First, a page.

Also, because I’m lactose intolerant, I substituted the unsalted butter for Earth Balance vegan margarine sticks with no problems. Because it’s already salted, I omitted the pinch of salt.

    As for flour, I did a whole wheat pastry flour & unbleached white flour mix (as if this somehow makes these cookies any less sinful!).

    P.S. Trader Joes sells almond meal (ground almond flour) for super cheap (in relation to Whole Foods, that is). Good luck!

  • Jill

    I love almond cookies. This is a great recipe and easy, too.

  • Cristina at TeenieCakes

    I made a batch of these Chinese Almond Cookies yesterday. They are wonderful! Great texture and a perfect outside crispiness.

    This is among my favorite cookie recipes now and is definitely a keeper. I think they would ship well as homemade baking gifts.

    Thanks for sharing this recipe!

  • Linda

    Garrett!!! thank you for this amazing recipe. I just pulled the last batch out of the oven. They taste fantastic – just in time for our honoring the Chinese New Year (we aren’t Chinese though). These will be perfect as a dessert. Oh, I would highly recommend using almond flour instead of trying to substitute. I don’t think this recipe would come close to excellent as it does otherwise. None of our grocery stores had almond flour, however. If anyone lives in Northern Ohio, you can find Bob’s Red Mill at Marc’s! Our Trader Joe’s didn’t have it. Thanks, again, Garrett for another great recipe. Happy New Year!


  • Melanie

    Thanks for this excellent recipe, Garrett. I couldn’t find almond flour at my local grocery store, but they did stock ground almonds, so I used that instead. The cookies taste fantastic! However, I did find that the egg “glaze” turned out to be yellow and splotchy and not very attractive. Would it be better to use just egg white to coat the cookies before they’re baked? Do you think it made a difference that I used omega 3 eggs (which I find tend to have darker yellow/orange yolks)?

    I used whole eggs for a more authentic feel. This recipe does fine using egg whites only as a glaze which will give it a much more refined appearance. It depends which you prefer. As for the Omega 3 eggs, then yeah, it might have made some difference, but I can;t imagine much of one. ~Garrett.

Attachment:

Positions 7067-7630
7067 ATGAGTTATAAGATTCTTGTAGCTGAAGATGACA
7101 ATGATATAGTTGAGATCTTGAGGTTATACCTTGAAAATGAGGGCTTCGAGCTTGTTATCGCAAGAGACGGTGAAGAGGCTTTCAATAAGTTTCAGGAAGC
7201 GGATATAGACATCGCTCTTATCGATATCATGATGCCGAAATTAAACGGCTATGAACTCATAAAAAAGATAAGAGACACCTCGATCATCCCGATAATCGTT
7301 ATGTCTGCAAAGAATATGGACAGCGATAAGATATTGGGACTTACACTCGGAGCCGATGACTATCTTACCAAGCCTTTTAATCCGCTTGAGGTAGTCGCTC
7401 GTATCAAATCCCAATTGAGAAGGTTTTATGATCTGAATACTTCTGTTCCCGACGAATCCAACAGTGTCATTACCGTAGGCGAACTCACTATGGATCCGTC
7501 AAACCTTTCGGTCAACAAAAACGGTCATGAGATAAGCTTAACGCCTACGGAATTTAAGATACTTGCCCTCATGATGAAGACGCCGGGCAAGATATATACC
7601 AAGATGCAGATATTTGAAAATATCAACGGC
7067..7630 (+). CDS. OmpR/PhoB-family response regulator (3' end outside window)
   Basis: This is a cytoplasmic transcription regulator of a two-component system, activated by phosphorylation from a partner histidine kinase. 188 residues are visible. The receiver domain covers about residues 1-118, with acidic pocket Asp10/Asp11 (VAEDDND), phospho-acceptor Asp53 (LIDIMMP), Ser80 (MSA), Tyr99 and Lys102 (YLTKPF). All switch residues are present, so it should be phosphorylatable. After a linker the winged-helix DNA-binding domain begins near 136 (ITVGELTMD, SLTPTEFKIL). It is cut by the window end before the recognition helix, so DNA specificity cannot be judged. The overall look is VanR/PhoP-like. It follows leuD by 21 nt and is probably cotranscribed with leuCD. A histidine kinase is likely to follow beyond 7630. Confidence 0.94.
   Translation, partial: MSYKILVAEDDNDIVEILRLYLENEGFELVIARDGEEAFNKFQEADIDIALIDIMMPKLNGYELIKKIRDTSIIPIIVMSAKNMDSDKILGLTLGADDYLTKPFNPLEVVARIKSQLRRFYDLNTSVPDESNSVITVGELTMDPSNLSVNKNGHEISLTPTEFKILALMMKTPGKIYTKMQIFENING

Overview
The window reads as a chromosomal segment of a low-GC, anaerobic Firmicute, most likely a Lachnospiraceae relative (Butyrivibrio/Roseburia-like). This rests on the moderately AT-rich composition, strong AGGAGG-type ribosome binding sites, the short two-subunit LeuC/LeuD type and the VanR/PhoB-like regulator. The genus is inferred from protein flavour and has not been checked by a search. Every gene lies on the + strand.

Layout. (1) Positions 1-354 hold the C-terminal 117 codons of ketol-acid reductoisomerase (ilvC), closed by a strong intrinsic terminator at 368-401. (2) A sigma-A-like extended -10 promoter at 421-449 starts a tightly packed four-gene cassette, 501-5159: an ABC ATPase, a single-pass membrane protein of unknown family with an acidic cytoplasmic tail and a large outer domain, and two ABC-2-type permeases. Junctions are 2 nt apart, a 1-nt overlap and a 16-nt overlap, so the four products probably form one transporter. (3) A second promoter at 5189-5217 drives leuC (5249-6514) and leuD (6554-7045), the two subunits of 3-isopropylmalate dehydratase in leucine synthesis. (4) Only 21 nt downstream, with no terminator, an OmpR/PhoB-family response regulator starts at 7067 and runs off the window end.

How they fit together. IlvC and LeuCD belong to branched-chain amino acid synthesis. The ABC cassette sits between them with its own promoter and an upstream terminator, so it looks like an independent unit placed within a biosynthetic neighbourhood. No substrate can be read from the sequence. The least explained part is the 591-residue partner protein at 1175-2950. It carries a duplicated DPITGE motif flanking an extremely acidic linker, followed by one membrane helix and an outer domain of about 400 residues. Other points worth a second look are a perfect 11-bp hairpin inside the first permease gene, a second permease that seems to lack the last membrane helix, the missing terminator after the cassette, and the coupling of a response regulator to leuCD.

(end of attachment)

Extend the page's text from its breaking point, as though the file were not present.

• Kate

    Just finished making these. Not only do they taste amazing, my entire apartment smells fantastic. Just in time for me and my family to celebrate the New Year.

  • Christina

    I made a batch of these cookies and when it was time to take them out of the oven, they really flattened a lot! Instead of almond flour, I used finely ground almonds that I blanched and dried. I’m thinking that the flour content might have been a bit too low because they had no body–all of my cookies came out as flat as can be even though I had kept them ball-shaped. Or maybe the dough wasn’t cold enough? Mine was in for

    They will flatten a lot, so I think you’re okay. =) ~Garrett

  • Jo from London

    Another place you will definitely find ground almonds (almond flour) is in any kosher deli/section of a supermarket. Passover baking recipes are entirely based on them, as is much general Jewish cooking. This recipe very much reminds me of my grandmother’s almond macaroons!

    Happy New Year to all the Chinese readers!

  • AndreaD

    I made them. I made my own almond flour first. I blanched the almond, let them dry (no almond flour), but when you grind them in a processor, don’t do it for too long, you’ll have butter.